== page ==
get fit, while Newby Coxon nudged them out of polluting cars and on to their feet and their bikes. Megan Forrest prepared a talk about her experiences with a form of dwarfism, which has seen her undergo a bone graft and have a metal halo fitted to her skull. She says: “I talked about my operations and my halo. I’ve had nine operations, but a couple of days ago I got a letter from my doctor and he said I won’t have to have any more operations until I’m bigger.” Year three teacher Sue Dixon said: “You have great expectations as a teacher. You wonder if this is maybe a little beyond them because you’re used to spoonfeeding them the knowledge they should have. Letting go of the reins is very hard, but whatever expectations you have, they exceed them. This class has hearing-impaired, blind and special needs children, and you want everyone to have a go. Everyone contributed.” The TedxKids@Sunderland event was organised in the final year of a three-year link-up between the school and Creative Partnerships, and featured Peter Hirst of every1speaks, creative organiser Gayle Sutherland and innovative learning company NoTosh. “The students booked the venue; wrote the TEDx applications. We wanted them to experience the real-life nature of organising something like that,” says NoTosh senior consultant Tom Barrett. “It was designed to apply some speaking and listening skills they may not have developed in the past, and to understand in themselves what was important to them.” The process began several months back. To help the school embrace and explore technology, NoTosh set up a space online for staff to record their experiences. Using the fairytale of Red Riding Hood, the group unpicked the secrets of great storytelling, and honed their speaking skills by narrating muted on-screen TED talks and developing vivid descriptions from images in the computer game Machin-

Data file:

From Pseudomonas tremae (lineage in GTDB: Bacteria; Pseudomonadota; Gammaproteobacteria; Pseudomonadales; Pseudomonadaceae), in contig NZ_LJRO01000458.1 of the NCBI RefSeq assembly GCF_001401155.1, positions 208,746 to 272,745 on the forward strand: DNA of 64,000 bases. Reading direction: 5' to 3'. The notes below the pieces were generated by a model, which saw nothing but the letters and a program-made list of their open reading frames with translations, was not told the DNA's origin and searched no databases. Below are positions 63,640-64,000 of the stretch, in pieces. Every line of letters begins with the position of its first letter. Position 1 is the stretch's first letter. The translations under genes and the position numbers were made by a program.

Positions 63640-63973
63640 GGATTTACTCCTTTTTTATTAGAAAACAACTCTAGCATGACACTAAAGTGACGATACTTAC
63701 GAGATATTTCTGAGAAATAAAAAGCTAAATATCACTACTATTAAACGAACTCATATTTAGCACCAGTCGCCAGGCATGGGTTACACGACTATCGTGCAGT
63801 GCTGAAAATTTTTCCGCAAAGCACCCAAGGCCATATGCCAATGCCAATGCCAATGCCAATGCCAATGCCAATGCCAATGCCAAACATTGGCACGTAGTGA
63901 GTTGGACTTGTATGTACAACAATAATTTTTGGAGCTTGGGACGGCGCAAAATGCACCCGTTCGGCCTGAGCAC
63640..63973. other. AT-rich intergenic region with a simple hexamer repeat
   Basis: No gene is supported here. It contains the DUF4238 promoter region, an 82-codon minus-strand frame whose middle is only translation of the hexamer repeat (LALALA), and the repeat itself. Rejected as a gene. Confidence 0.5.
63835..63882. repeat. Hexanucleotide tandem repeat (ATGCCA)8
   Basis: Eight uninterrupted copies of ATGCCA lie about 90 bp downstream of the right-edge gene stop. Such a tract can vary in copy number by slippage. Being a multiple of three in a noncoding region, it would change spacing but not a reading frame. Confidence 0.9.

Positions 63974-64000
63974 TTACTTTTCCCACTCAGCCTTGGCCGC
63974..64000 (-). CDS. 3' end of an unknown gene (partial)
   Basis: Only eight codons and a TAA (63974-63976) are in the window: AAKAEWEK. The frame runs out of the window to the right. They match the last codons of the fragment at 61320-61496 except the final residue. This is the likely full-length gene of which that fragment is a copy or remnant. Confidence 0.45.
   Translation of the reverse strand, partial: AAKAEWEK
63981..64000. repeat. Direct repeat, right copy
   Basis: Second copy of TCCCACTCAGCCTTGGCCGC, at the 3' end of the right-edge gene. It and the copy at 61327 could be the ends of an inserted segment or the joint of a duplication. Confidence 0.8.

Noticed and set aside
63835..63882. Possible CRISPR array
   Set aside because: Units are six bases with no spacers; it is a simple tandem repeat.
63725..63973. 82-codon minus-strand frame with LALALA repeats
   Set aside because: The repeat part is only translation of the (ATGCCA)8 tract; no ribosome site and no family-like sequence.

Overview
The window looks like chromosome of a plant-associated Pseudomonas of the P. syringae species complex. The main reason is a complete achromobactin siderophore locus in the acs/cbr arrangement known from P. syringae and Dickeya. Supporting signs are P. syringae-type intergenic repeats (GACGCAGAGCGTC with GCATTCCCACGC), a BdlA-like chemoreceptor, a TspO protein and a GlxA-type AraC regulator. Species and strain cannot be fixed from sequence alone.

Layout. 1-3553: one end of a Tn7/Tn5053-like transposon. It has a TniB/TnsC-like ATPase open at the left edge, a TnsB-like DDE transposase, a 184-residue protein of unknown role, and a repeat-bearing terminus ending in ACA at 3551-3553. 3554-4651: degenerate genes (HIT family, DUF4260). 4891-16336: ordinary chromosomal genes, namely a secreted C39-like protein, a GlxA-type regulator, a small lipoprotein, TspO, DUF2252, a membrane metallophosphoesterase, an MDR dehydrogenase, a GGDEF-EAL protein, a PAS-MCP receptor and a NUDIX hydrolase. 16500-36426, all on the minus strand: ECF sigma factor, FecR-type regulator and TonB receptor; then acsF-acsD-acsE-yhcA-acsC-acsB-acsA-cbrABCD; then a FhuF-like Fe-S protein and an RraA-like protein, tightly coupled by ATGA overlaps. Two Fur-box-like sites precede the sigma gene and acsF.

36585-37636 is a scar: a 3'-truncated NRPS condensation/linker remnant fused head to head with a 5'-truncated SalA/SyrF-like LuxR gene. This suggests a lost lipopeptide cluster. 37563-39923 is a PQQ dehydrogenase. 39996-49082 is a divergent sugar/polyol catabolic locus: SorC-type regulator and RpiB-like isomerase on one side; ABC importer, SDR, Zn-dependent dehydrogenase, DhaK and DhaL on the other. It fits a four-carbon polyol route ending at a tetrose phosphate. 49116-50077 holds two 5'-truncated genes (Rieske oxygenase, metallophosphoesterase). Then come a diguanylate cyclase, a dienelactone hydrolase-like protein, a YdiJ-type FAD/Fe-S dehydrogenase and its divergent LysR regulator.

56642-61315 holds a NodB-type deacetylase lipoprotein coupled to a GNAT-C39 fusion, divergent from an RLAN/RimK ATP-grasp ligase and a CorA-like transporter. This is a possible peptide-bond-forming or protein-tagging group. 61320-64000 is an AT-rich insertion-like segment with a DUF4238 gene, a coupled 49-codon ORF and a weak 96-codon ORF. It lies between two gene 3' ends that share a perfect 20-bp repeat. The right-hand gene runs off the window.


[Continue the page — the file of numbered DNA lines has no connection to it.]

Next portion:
skills outside of the school environment. She says: “A lot of the children quickly became aware that if you read out something you’ve written, it’s different to giving a talk. There are children who are very capable writers but not able to convert that into public speaking. Speaking is an important life skill. If you can do that, the opportunities are huge.” The students also set about booking the venue. Finding the Stadium of Light was already occupied by Take That, they arranged a space at Sunderland University by phone, and were taken on a tour of the venue they’d booked before the event. Sue Dixon says: “The university turned out to be a brilliant place to hold the talks. This